We have come up with a second option which we are hoping will be cheaper, and we’ll hopefully have a price estimate within the next week. My supportive group of friends (also mothers of children with autism) has been busy contacting local tradespeople to ask them for their time and support. Jason from Roof Smart has volunteered to help out with the roofing requirements, and Greg Smith Electrician will have a look to see how their business can help with the electrical side of things. We are still hoping we will find a plumber and any other tradespeople who might be happy to volunteer their time. Glenn is happy to do our project management for us, so we can try and keep the costs as low as possible.

Hallelujah for the kind people out there! It doesn’t look like there will be any assistance forthcoming from any government department, so we will be trying to do some more fundraising over the coming months. We’ve been offered some assistance with fundraising by the fabulous Ron Crowe from Kiwanis – a local group who specialises in helping kids in need. People have been making phone calls to see if any building materials could be donated (thanks Tania!) and also helping out with the fundraising side of things (yes Lee, you will be needed!)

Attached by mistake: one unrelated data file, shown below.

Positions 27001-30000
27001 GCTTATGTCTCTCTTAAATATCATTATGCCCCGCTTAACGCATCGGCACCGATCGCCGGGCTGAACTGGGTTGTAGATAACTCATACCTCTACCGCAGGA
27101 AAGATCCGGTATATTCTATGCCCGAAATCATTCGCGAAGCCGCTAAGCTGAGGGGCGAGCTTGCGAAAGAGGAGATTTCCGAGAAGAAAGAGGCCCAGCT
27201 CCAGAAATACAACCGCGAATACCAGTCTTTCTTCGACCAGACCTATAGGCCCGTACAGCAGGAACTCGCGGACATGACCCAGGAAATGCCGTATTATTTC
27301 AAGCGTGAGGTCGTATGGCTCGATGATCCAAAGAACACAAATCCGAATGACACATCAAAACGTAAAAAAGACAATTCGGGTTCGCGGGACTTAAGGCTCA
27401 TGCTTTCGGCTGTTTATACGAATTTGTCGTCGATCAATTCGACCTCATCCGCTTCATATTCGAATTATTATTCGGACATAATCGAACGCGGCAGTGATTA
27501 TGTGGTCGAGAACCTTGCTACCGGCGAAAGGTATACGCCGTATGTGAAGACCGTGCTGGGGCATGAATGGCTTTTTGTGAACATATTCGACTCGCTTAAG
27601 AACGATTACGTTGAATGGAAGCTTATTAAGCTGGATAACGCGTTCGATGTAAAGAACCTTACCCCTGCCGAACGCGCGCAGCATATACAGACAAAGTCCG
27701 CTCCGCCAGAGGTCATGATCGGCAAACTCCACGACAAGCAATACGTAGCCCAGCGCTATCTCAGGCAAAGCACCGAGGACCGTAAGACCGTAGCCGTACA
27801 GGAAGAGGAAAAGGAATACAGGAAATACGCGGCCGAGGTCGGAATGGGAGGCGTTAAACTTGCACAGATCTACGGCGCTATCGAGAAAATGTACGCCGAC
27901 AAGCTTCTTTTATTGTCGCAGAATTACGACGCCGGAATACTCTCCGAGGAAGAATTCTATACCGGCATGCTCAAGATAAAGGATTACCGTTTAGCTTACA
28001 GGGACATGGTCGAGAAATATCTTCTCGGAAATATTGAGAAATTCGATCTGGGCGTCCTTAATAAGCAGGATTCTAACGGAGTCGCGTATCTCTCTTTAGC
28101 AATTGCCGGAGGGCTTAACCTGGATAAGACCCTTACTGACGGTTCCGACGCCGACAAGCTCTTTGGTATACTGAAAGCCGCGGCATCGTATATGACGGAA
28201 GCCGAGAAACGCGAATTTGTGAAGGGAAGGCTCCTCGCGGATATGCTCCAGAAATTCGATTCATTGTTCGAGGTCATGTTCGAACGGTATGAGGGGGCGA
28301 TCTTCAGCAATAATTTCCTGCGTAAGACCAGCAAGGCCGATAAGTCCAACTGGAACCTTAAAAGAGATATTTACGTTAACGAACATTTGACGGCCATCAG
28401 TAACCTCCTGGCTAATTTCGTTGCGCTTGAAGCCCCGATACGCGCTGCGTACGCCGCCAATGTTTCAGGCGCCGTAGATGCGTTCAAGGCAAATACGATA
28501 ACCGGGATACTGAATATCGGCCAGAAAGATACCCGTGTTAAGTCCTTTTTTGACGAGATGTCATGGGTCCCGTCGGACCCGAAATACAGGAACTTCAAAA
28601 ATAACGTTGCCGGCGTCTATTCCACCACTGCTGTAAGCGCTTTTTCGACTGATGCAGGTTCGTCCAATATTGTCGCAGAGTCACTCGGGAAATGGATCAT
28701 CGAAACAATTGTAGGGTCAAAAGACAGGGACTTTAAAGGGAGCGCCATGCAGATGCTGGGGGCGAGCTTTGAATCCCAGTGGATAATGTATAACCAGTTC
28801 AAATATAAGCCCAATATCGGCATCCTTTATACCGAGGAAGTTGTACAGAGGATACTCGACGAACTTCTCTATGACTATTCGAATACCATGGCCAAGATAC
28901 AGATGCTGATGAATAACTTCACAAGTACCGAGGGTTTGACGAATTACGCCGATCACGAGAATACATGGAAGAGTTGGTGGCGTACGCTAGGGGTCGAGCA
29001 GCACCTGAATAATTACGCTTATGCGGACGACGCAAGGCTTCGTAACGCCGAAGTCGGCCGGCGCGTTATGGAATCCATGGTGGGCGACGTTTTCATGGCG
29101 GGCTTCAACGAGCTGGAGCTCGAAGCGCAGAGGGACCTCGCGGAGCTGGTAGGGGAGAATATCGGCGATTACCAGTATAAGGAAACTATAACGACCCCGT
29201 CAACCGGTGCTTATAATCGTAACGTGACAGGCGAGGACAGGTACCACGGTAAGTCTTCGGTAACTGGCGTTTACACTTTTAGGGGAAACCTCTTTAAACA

Where to from here?

  • We have advocates following up on any possibility of funding from government departments or other organisations. I will do another post later in the week with more details on our new advocates and NDIA news as well.
  • We need to do lots of fundraising. I am going to be meeting with Ron, Tania and Lee to discuss various options and get the ball rolling.
  • If we can get tradespeople to donate their time, that will keep costs down. Also, if we are able to have any materials donated or provided at a discount, that would make a huge difference. Phone calls are still going on in this area.
  • If you are able to help, either with fundraising ideas, actual fundraising, contacting friends who might be able to lend a hand with building, or anything else you can think that might assist, please let us know! My beautiful friend Adrina has kindly agreed to coordinate efforts on our behalf, so please get in touch with her if you want to help.
  • Share our news – feel free to forward this blog post onto others and post it in your social networks.

Once again – a great big THANK YOU to all you wonderful people out there.

“Oh, Your Child Has Autism. How Can I Help?”

If you’re only visiting Autism land, rather than living here permanently, you may wish to get to know some of the population, or feel that you’d like to help them somehow. So how can you offer help when you might not be sure exactly what sort of help is needed? Perhaps you’ve even tentatively made an effort, only to be rebuffed by a parent who assures you that, “everything is fine” and that no help is required. Continue reading